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Mark P - April 20, 2012

I still can’t quite decide if I expect to see the government to move on this issue now.

On the one hand, the kind of approach Stephanie outlines has the grim ring of truth about it, and it would certainly be in keeping with Labour’s 20 year record of cowardice and hypocrisy on the issue. Kicking this particular issue back into the long grass is an ingrained instinct at this point, amongst all the main parties.

On the other hand, Labour really did come under a lot of pressure and quite a lot of the useless liberals amongst their rank and file do actually care about the issue, not to mention the liberal part of their voter base. And they have given a lot of hostages to fortune over the last couple of days, with their TDs practically lining up to swear that they will have their own legislation. There will be consequences if they bottle it again.

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Stephanie Lord - April 20, 2012

I’m not really sure if the LP can cave to moral pressure on it. It certainly puts them in an awkward position when the Expert Group comes back and recommends that (surprise surprise) we need to legislate for X.

The idea that LP members were voting against it because it doesn’t go far enough was nonsense. Ming Flanagan probably did the best job of summing up what was happening when he said;

“…It is a bit like a child being offered three spuds by his mammy at dinner but he wants four or else he will eat nothing. Generally, the child in that position will have no dinner. The Labour Party will end up with no dinner either and get nothing of what it wants. It will end up with the Fine Gael philosophy which is driven by Archbishop McQuaid’s ideas.

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Mark P - April 20, 2012

“The idea that LP members were voting against it because it doesn’t go far enough was nonsense.”

Yes. It was an excuse so transparently false that I’m amazed the weasels could keep straight faces while trotting it out. One of those “they can’t really think that people are stupid enough to buy that, can they?” sort of moments.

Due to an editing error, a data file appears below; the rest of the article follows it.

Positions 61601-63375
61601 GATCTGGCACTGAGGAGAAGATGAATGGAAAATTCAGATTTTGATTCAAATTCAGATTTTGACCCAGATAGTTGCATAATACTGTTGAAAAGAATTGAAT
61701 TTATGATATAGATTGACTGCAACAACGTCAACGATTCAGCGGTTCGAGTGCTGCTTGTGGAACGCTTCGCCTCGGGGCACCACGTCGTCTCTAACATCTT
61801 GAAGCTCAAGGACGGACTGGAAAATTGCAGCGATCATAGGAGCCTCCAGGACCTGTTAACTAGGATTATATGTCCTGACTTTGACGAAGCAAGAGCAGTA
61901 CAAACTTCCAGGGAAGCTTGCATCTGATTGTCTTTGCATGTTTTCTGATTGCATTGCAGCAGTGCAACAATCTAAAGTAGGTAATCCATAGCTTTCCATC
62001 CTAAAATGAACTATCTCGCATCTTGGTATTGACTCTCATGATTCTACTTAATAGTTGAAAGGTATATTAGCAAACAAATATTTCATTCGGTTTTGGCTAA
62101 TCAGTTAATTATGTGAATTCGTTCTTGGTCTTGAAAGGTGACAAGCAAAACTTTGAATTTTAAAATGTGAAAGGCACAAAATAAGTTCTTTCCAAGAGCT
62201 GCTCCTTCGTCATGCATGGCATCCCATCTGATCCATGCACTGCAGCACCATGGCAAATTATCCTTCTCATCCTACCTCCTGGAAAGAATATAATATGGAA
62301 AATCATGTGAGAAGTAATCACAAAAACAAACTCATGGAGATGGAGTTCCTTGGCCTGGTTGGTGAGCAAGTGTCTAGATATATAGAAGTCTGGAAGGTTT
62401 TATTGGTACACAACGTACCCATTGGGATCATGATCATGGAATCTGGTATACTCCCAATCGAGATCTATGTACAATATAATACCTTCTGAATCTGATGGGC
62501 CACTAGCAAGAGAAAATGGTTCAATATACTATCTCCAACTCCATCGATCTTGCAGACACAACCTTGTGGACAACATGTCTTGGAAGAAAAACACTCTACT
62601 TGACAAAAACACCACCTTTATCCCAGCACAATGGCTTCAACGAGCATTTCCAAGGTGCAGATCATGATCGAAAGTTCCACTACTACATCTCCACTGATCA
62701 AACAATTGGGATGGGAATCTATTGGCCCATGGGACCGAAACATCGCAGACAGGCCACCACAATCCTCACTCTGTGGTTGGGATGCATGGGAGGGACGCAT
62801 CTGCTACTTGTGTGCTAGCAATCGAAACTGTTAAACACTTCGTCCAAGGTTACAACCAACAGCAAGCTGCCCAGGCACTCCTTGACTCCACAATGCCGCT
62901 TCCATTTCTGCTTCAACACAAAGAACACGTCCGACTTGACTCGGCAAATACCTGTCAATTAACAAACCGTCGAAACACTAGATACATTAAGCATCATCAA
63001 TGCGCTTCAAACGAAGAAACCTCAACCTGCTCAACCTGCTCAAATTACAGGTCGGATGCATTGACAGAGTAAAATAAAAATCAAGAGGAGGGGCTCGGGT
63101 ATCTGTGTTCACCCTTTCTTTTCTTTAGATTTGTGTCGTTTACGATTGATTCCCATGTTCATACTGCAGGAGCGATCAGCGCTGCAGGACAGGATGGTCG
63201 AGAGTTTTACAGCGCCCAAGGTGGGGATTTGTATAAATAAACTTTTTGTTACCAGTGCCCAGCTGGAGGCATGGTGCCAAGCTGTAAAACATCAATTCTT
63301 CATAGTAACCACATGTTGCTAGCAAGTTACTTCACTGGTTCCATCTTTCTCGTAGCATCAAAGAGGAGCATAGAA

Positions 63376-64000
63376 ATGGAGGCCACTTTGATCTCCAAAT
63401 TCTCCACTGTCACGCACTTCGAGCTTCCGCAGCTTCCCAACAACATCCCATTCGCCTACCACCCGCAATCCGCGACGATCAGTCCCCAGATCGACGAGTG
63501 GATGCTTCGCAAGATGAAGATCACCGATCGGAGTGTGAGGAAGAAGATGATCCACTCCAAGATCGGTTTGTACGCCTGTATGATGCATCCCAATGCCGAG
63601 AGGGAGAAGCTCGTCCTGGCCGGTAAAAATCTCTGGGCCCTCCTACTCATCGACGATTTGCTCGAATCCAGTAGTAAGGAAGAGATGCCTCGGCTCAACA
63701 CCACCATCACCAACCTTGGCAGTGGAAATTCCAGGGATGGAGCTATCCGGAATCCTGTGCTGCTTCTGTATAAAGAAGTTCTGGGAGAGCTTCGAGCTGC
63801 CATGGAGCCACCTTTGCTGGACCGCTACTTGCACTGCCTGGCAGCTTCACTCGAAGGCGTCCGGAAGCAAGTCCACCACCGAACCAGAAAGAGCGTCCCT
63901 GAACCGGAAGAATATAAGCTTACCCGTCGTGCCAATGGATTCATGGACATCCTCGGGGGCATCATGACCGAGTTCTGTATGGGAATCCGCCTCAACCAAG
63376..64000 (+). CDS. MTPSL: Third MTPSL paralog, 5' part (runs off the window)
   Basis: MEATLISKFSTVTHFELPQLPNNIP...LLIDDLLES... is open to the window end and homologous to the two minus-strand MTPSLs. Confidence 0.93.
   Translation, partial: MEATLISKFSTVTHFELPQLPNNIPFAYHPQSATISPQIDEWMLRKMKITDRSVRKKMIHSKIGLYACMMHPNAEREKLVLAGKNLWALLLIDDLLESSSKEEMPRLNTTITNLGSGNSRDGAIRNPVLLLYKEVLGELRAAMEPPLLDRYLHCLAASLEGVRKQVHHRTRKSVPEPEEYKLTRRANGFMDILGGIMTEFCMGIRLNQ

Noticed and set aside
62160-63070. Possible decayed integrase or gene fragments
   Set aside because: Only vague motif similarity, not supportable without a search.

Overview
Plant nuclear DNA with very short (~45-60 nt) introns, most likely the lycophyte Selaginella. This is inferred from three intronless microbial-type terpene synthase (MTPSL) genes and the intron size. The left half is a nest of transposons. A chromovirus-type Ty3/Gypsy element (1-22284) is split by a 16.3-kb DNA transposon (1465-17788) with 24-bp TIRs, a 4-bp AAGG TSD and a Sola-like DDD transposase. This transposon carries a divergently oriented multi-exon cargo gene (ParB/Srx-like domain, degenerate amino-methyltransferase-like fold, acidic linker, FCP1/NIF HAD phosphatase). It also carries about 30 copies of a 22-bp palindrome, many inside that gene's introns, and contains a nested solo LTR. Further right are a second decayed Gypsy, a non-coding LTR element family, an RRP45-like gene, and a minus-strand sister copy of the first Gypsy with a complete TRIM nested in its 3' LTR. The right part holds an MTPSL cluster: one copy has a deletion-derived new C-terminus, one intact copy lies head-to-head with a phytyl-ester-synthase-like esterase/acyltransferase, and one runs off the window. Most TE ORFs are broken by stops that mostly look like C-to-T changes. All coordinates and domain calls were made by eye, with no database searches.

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WorldbyStorm - April 20, 2012

Big time, hence my use of the term ‘specious’ in the original post.

They demonstrated particular bad faith because they know that given the constraints Daly, Collins and Wallace laboured under in terms of the X-case ruling there was little or no room for going further.

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Wendy Lyon - April 20, 2012

Taking the “it didn’t go far enough” claim to its logical conclusion one would have to presume that if the ULA bill had been perfect, Ciara Conway, Anne Ferris and any other Labour TD using this line would have broken the whip and voted for it.

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WorldbyStorm - April 20, 2012

Interesting to know if they feel entirely comfortable in their stance this week.

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EamonnCork - April 21, 2012

I’d be inclined to agree with Stephanie’s prognosis. The Labour Party will always find an excuse not to deal with this. Once safely removed to the opposition benches they will make the appropriate noises. I don’t know if it’s just me but I found this to be the most sickening thing in the Dail for a long time.
Look at what Ming said about McQuaid, it would be a cool day in Hell before the likes of Gilmore and Howlin would make a comment like that without hedging.
I think it underlined how many putative liberrals actually live in an Ireland of the mind. In this Ireland they’re free to fulminate on the danger to womens rights posed by the victory of a right-wing ‘pro-life’ candidate in the American elections without looking at the political realities of life here.
The next Labour excuse A Prediction: ‘We’re giving the Expert Group report a lot of thought but at the moment the priority is legislation to tackle the economic crisis left to us by Deputy Martin’s colleagues.
(Shouts, laughter).
Gilmore: Perhaps Deputy Daly’s colleagues on the Liverpool Council in the eighties should have done something blah de blah nonsense Militant Tendency repeat until lunchtime.

And, yes, full credit to those who campaigned to at least get this matter heard in the Dail. Their hearts must be broken

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WorldbyStorm - April 21, 2012

Look at what Ming said about McQuaid, it would be a cool day in Hell before the likes of Gilmore and Howlin would make a comment like that without hedging.

+1

TBH he’s increasingly impressive.

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EWI - April 20, 2012